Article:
Friday November 18th 8pm
(Emir Kusturica Yugoslavia, 1985)

When his father goes off on yet another business trip and doesn't come back, Malik starts walking in his sleep. He doesn't know that the business this time is an indefinite sentence at a labour camp. It's Yugoslavia 1948 and Tito has just split with Stalin. Malik doesn't have all the details but he has every reason in the world to act out his anxiety.

Emir Kusturica had not yet begun to allow his whimsy to overcrowd his canvases when he made this film. The range of fears and joys from the everyday life of these villagers emerges organically from a strong cast and assured, purposeful writing and direction. This is why When Father was Away on Business turns out to be so warm and so unflinching. This is not the lead weight cinema that a Bela Tarr or Ellem Klimov can threaten us with but a lively and deeply examined look at a life whose every day routines, irks, gifts and joys might be under constant surveillance but still can demand a celebration.

Winner of the Palme D'or at Cannes in 1985. Come and see why.

Friday December 2nd  8pm 
(Jacques Tati, France, 1967)
Jacques Tati gives his creation M. Hulot a single task: make contact with a particular person. Easy enough except that the baffling laboratory maze of the modern world separates the two parties. The old-world Hulot determinedly sets about his errand but is continually defeated by architecture and technology designed to render life easy.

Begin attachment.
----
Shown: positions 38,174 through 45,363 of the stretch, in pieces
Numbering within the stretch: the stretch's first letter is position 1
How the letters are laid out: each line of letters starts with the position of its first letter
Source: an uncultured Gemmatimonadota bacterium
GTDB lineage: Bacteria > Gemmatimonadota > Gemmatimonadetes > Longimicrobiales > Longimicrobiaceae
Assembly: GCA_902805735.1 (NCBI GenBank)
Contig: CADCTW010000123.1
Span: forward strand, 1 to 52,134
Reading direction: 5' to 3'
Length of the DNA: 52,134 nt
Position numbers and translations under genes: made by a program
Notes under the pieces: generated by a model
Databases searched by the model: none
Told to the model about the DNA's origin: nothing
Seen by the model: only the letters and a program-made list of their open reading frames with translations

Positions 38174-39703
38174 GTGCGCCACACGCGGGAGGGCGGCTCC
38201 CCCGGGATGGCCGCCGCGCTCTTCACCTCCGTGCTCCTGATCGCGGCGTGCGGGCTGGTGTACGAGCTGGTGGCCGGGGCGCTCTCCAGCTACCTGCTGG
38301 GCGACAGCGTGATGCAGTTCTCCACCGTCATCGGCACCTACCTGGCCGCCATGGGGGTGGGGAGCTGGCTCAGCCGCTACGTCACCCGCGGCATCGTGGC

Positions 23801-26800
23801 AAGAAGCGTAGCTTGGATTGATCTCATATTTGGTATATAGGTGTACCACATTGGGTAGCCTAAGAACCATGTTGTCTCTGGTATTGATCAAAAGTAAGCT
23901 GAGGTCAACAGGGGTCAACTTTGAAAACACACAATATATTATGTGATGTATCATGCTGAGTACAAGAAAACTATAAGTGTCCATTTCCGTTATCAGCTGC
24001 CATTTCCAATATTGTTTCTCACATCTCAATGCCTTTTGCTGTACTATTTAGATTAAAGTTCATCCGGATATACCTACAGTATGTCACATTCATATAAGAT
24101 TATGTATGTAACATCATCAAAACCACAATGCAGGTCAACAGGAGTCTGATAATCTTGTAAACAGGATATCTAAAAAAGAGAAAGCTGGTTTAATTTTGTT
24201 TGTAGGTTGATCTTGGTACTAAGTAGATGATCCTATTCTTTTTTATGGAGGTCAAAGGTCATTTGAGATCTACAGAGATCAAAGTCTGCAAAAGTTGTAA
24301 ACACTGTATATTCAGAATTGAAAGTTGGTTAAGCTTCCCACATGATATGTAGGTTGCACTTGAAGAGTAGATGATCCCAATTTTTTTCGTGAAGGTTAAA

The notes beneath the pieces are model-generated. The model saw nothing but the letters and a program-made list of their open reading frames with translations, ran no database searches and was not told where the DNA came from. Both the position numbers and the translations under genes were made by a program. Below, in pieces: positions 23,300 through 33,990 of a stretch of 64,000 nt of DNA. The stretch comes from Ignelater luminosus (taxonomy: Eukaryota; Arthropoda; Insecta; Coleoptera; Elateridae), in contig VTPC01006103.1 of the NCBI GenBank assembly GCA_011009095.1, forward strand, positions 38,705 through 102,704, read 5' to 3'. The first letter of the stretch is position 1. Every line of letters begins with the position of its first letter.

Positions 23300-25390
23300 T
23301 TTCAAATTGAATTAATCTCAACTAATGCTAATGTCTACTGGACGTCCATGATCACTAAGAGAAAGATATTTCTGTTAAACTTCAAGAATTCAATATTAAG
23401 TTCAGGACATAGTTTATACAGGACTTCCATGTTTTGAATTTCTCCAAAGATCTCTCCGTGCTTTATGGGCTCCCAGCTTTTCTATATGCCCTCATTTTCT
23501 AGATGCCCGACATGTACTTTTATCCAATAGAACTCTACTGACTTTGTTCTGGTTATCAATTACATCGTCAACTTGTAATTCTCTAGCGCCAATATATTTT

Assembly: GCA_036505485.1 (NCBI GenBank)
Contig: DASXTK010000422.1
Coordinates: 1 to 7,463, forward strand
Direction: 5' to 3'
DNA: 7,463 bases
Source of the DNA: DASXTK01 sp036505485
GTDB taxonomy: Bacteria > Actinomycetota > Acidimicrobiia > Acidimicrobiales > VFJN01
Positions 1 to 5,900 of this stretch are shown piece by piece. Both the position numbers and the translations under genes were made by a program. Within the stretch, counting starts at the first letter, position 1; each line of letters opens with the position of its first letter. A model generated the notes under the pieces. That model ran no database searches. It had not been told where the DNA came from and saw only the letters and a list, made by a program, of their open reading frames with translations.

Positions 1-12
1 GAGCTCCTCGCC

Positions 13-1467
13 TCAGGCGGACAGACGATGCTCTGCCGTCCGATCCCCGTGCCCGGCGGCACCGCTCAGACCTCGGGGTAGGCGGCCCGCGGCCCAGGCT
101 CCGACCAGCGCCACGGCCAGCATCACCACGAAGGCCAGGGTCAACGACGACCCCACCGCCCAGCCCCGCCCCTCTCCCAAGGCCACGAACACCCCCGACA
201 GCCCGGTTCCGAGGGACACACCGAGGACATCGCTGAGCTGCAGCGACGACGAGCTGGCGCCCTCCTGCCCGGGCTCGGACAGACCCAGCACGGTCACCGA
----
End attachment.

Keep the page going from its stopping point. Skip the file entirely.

Tati's own performance of the loping, constantly bemused Hulot provides a kind of Euro-Keaton against the sanitised space age modernity. There's more than a little digging at the American influence in all of this (always a welcome sport, ah they can take a heckle). Tati shot the film in French and English but really most of this film exists without dialogue. That's not to say it's silent. The sound mix in a JT film is usually so rich and purposed that it not only stands in for dialogue but just about qualifies for the musique concrete Hall of Fame. The fact that this cinecomedian in the tradition of the great silent directors (who yet pioneered well beyond their available scope) could be a visible and audible influence on David Lynch might give you an idea of depth and craft served up for your delectation. Come and enjoy. It's hard not to.